|Doors swing open on both sides.|
Here you can see where they get into the nest boxes.
|Here you can see our easy access for egg collection.|
|A close up of the nesting boxes. You need one for every 2-3 hens.|
We will fill them with straw.
|The roost bars where the girls will sleep at night. |
You need to allow 1' per bird.
Easy access for cleaning under the roost bars (where most of the waste will end up)
We have these trays on the way. We'll fill them with sand and sift as needed.
|Ventilation on either side under the roof overhang.|
A little fresh air is good for anyone and feathered ladies are no exception!
|David designed it so it can be hooked up to my car and pulled so we can move them to fresh pasture regularly.|
For "pastured poultry" you are supposed to provide 2 square feet per bird in the shelter and 5-6 square feet per bird in the outdoor enclosure. For 14 hens our coop is 42 square feet (allowing 3 square feet per bird) and the outdoor enclosure is 625 square feet (allowing almost 45 square feet per bird). Our girls will be nice and cozy and we even have room to grow a little if we need or want to in the future.
In addition to the coop and the under-roost trays, there were a few other items that people may not realize you need for laying hens:
- 40 watt bulbs and a clamp fixture. Hens need 16 hours of light in order to continue laying eggs. We will use this light as a "daylight" extender during these short days of winter.
- A 250 watt red heat lamp and a clamp fixture. This will be used to keep the coop above freezing in the cold of winter. The hens will lay better, and their water and eggs won't freeze. Frost bite on combs and feet is also a concern once things get too far below freezing.The clamp fixture for a heat lamp must accommodate the proper wattage and must have a ceramic socket. The red heat lamp is best because it will be dim enough to give the hens the 8 hours of night that they need but light enough to act as a night light. If a predator were to come, that little bit of light will help them escape the best they can. It would also help us peek in on them if we need to without disturbing them too badly.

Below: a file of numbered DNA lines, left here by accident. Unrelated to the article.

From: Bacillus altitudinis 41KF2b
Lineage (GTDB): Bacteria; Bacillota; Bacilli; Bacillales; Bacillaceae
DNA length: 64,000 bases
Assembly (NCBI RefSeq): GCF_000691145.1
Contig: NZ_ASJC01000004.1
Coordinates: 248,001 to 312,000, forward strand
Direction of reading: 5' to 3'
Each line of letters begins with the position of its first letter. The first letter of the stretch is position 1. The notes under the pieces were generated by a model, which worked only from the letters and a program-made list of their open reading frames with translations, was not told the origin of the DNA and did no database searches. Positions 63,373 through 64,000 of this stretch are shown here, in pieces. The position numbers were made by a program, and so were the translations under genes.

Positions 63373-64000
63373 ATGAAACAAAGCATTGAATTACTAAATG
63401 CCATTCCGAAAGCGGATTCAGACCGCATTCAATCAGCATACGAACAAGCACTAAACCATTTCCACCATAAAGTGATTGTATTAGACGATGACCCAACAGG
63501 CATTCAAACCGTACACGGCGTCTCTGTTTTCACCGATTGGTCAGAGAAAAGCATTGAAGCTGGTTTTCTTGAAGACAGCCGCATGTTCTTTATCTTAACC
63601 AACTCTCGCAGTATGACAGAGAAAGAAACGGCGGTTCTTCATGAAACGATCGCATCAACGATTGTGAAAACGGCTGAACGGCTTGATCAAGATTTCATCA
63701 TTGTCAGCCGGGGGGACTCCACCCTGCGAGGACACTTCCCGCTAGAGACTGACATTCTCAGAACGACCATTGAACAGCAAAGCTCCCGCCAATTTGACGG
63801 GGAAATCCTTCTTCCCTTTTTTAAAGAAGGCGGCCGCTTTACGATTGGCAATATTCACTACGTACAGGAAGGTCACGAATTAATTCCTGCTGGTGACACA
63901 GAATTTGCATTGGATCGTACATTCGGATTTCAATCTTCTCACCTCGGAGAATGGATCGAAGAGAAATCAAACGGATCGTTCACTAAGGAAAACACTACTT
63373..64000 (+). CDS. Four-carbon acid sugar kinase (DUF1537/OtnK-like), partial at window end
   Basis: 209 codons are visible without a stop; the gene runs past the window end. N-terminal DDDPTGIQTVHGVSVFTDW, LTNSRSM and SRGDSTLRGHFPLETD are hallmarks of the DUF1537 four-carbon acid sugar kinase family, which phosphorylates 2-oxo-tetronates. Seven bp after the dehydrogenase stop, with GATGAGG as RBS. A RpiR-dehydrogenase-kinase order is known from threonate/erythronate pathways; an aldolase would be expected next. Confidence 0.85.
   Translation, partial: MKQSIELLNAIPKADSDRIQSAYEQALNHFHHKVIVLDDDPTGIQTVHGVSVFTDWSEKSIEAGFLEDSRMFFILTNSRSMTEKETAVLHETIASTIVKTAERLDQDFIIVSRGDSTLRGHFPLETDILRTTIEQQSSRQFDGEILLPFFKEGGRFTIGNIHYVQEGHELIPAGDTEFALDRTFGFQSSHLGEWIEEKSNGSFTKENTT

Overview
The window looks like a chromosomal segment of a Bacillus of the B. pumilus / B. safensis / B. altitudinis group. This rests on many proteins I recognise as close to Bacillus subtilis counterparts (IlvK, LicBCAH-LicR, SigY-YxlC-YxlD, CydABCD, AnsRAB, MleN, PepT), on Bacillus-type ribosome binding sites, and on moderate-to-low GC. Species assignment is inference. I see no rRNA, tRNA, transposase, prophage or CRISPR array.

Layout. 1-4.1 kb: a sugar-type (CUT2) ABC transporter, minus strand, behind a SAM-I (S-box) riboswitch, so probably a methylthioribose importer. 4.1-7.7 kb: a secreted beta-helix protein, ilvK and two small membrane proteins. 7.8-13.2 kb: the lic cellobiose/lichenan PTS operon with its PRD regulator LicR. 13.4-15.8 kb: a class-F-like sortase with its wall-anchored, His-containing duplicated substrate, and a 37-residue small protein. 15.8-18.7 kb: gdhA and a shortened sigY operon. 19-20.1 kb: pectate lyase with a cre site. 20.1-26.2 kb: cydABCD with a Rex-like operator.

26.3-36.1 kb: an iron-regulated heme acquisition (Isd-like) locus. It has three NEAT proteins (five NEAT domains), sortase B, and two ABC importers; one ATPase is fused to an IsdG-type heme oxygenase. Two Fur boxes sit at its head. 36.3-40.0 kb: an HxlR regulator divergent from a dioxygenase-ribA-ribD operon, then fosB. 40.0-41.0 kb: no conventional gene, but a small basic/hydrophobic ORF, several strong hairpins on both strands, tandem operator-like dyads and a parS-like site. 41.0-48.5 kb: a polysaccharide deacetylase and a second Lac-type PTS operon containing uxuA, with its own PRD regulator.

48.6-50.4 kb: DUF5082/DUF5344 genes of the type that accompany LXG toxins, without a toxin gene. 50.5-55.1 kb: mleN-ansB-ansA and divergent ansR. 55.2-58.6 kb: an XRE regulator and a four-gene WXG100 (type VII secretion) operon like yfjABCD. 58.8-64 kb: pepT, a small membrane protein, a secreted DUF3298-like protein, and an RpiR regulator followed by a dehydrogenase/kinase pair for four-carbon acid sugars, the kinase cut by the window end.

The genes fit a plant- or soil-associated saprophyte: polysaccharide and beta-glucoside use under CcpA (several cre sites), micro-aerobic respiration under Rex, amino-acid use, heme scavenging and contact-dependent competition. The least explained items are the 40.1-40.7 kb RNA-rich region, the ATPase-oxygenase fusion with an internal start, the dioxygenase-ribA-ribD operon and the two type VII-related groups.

-2 feeder troughs and 2 one gallon poultry waterers. You need to allow 6 inches of feeding space per bird. They all eat at the same time and if there isn't enough room for them all to eat at once, the lowest on the totem pole will starve to death. Fresh, cool water needs to be available at all times. On average, a hen will drink a pint of water a day (there are 8 pints in a gallon).
- An indoor, outdoor thermometer. This is so we can know the temperature inside the coop at a glance. I picked out a big, pretty one with rainbow colored numbers. It will be like a little bit of artwork for them. Haha.
- 100 foot outdoor extension cord with 3 sockets. To plug in the lights.
- Feed. We found a farm who will deliver a whole grain Non-GMO layer feed to our area. It is made by Hiland Naturals.
Chickens also need grit for their gizzard (how they digest food) and extra calcium. The feed we are using has all that they need but if you need supplementation, you can purchase ground oyster shells. This helps the egg shells stay nice and strong.
I think that is it as far as a comprehensive list of the supplies you need to get started with chicken keeping. It seems like a lot, and is a small investment, but once you get it all it will last for years to come.
Here is the view from our side porch:
Can't wait to see the chickens pecking around out there, and better still, Ayden's enjoyment at observing and interacting with them!
Do you keep chickens? Any advice you could offer us newbies?
Flashback! Here's what we were up to one year ago today: "Opposite Day"
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